"Local greed not local need" is behind a bid to build ten new homes near St Keverne Primary School, according to one parish councillor.

Council chairman Roger Richards gave his verdict as members considered a request by Mr P Retallack for outline planing permission, to build up to ten homes and new vehicle access on land at School Hill, almost opposite the playing field.

It would develop an agricultural field to the south of Tregellast Parc, with the architects arguing it was "a perfect example of the intention of 'rounding off'" - a term given to land outside the main part of a village or town, but the edge is defined by a structure such as a road.

Councillor Sarah Lyne pointed out that during a different pre-planning application the previous month, for 33 houses either side of the Penmenner Estate, it had come to light that there was a need for 63 more affordable homes needed in St Keverne, but "we don't need ten big dwellings."

Councillor Jill Ludbrook agreed that pre-planning documents for this development from Mr Retallack had shown 100 per cent of the then-proposed nine houses being affordable, but this was no longer the case in the formal application.

Chairman Mr Richards said: "We can provide for people at the top end [of the wage scale], but what about people at the bottom end? We have houses over £200,000 - they can't afford them.

"Cornwall is doing more than its fair share towards this silly quota put in [for housing development]. We are building to the extend we're going to be way above that quota. Every town and village is going to be slaughtered by that building.

"This is local greed, not local need."

Planning documents accompanying Mr Retallack's application state: "The applicant acknowledges the requirement to agree to a financial contribution in lieu of on-site provision of affordable housing and will be willing to enter into an appropriate form of Section 106 Agreement."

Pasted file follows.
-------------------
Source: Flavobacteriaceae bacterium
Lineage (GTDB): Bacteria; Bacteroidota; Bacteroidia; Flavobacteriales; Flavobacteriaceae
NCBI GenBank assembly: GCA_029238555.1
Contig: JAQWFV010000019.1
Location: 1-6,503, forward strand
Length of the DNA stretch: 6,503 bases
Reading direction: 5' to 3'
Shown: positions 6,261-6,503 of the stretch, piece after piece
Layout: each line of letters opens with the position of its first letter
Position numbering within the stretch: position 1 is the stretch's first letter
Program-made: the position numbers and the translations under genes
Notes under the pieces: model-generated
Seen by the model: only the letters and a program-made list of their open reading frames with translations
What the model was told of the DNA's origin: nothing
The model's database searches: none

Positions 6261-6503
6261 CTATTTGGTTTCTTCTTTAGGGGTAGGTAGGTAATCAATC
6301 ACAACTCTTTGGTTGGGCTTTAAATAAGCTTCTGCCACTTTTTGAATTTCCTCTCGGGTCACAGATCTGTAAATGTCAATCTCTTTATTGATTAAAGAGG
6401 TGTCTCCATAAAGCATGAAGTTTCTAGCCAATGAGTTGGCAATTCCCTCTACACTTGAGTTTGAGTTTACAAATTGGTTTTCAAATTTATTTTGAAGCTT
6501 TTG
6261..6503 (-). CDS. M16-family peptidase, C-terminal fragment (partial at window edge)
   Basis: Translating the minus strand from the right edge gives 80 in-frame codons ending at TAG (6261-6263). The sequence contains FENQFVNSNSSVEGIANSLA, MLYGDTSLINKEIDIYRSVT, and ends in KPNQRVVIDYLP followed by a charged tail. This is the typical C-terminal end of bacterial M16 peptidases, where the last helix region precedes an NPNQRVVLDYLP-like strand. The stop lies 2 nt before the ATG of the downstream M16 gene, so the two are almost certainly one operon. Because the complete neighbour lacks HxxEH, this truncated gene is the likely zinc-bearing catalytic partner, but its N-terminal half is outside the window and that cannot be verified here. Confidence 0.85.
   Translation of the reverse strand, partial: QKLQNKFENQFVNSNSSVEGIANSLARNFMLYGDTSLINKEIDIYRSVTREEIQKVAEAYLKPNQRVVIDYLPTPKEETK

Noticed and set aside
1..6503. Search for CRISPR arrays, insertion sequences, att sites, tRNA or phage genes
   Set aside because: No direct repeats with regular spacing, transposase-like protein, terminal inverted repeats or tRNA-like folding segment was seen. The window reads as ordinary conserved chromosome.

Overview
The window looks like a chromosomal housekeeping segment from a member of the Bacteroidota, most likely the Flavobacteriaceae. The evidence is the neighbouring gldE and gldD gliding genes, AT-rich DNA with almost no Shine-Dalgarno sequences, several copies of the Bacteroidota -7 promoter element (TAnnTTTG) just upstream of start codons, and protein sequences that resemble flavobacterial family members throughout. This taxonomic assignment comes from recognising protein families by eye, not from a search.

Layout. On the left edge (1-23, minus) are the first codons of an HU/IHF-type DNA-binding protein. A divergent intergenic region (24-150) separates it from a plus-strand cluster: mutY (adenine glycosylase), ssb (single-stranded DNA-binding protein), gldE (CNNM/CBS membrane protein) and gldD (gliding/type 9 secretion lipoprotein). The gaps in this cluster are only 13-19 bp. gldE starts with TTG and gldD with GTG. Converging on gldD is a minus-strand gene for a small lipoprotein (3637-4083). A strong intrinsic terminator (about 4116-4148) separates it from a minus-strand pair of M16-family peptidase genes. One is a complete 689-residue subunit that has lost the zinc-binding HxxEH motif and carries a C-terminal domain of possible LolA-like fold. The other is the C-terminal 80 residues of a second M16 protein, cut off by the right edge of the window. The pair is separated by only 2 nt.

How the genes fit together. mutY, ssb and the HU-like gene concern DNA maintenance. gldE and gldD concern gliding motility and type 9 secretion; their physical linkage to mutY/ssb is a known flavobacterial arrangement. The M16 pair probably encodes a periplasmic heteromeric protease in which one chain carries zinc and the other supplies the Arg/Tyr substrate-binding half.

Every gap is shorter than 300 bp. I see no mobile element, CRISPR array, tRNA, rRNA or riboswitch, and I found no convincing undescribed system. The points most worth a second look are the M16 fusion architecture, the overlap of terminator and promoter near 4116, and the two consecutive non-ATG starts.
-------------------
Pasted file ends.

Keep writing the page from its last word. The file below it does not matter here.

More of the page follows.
However, while councillor Michael Anselmi agreed that it was "deeply disappointing that this one doesn't have any local needs attached to it at all," he supported the ideal in principle.

"It's not made by a big developer. It's by a very respected local family who have done other developments in the area. At the moment I can't support it but with amended plans in the future I might be able to," he added.

Councillor David Lambrick said the fields in questions were "the highest point in St Keverne" and would be seen for miles around.

He added that this road during school drop off and collection times was "a nightmare" already, without the extra vehicles this development would produce.

The application had some support, with councillor Derek Kevern saying St Keverne had good facilities and the houses would be "a grand asset to the village," suggesting members support it. He failed to find a backer, however, with the council recommending that permission be refused by Cornwall Council.